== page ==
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Voyage to the 7,000 Islands of the Philippines

Jordan Wright
August 3, 2014
Special to DC Metro Theater Arts 

7000-islands

One of the most beautiful and evocative cookbooks to cross my path of late is the recent issue 7,000 Islands – A Food Portrait of the Philippines by Australian-Filipino food and travel writer Yasmin Newman.  A lavishly photographed and comprehensive collection of recipes from around the islands of Southeast Asia, it is especially relevant as we see more and more restaurants opening that feature Asian cuisine.  In it Newman takes us to exotic locales to offer up dishes that can be prepared in our own kitchens.  Of all the 323 pages of recipes I chose this one, which is a unique way of preparing our Maryland Blue Crabs.

Ginataang alimasag at buko Crab and young coconut ginataan

Ginataang alimasag at buko
Crab and young coconut ginataan

Crab and young coconut ginataan One of the most resounding memories I have of the Philippines is of regularly eating crab; the expensive crustacean is a rare treat in Australia. My cousins occasionally enjoy it for breakfast when an affordable batch of live crabs arrives home from the morning market or is received as a gift. The bright orange shells splash colour across the table and we prise the sweet crabmeat from within. Dinner or dinner-party dish, it depends on the price of crab near you. Either way, it’s special. It’s also incredibly quick to prepare. If you prefer, ask your fishmonger to clean the crab for you.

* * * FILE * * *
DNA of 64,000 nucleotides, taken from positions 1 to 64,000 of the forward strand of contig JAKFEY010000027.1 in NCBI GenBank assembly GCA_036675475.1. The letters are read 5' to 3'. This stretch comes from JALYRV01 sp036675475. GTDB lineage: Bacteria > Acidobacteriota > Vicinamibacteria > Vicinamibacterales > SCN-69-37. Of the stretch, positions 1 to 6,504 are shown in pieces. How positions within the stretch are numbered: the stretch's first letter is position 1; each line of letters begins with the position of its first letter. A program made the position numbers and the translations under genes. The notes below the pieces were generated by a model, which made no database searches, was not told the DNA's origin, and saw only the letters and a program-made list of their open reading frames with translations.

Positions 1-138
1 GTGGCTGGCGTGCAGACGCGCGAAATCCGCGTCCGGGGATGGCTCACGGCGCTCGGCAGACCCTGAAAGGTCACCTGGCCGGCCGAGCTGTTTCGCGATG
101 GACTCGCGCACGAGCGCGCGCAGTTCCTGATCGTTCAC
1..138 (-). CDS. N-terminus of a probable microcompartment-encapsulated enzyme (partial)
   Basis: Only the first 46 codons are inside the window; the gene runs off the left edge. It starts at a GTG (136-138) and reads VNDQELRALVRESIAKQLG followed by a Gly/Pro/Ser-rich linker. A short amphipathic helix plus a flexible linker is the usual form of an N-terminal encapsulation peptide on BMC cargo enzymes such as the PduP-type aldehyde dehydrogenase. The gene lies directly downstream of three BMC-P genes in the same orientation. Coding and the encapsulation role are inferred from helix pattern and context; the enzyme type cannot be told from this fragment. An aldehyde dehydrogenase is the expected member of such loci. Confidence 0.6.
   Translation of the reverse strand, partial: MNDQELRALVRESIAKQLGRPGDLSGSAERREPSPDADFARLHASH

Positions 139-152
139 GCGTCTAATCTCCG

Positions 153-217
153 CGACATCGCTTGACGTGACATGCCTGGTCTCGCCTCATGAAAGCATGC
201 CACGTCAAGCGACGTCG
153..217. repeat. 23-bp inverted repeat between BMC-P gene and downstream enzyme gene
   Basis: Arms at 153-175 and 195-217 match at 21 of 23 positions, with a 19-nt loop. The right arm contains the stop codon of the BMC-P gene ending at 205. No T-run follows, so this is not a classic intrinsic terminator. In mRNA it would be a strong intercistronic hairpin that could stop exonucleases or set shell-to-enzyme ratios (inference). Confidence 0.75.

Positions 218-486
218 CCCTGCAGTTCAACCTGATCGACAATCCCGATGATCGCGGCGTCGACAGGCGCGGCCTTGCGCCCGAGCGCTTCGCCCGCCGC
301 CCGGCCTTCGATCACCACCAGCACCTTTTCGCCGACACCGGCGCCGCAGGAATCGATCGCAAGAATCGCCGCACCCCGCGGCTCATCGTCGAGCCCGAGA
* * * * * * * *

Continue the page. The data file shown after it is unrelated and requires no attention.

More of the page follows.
Serves: 4

  • 4 raw blue swimmer crabs (about 1 kg / 2 lb 3 oz)
  • 80 ml (2 ½ fl oz / 1/3 cup) vegetable oil
  • 10 cm (4 inch) piece ginger, peeled and very finely chopped
  • 1 small onion, chopped
  • 1 small vine-ripened tomato, roughly chopped
  • 3 lemongrass stems, white part only, bruised
  • 2 long green chiles, halved lengthwise and seeded
  • 250 ml (8 ½ fl oz / 1 cup) vegetable stock
  • 250 ml (8 ½ fl oz / 1 cup) coconut milk
  • 250 ml (9 fl oz / 1 cup) coconut cream
  • 2 young cocounts (buko), opened and meat scraped (see method, page 326)
  • Steamed rice, to serve

To prepare each crab, lift the triangular tail flap on the underside of the body and gently but firmly pull down to release the top shell. Remove and discard the flap, reserving the top shell. Remove and discard the spongy, finger-like gills, then replace the shell. Cut the body in half. Using a nutcracker or the blunt edge of a large knife, crack the large claws.

Heat the vegetable oil in a large, deep saucepan over medium heat. Add the ginger and cook for 1 minute, stirring until fragrant. Add the onion and cook for 2 minutes, then add the tomato and cook for a further 3 minutes, stirring and pressing until the tomato starts to break down.

Add the lemongrass, chillies, stock and coconut milk to the pan, season with freshley cracked black pepper, then bring to a simmer over medium-high heat. Add the crab, reduce the heat oto medium, and continue to cook for a further 8-10 minutes, turning over the crab pieces halfway – the crab is cooked when the shell changes colour and the meat turns white. Using tongs, remove the crab pieces to a serving bowl.

Add the coconut cream and young coconut meat to the pan, increase the heat to medium-high , and cook for 1-2 minutes, stirring often, until slightly thickened. Remove from the heat, discard the lemongrass and chillies, if desires, and pour over the crab. Serve with steamed rice.

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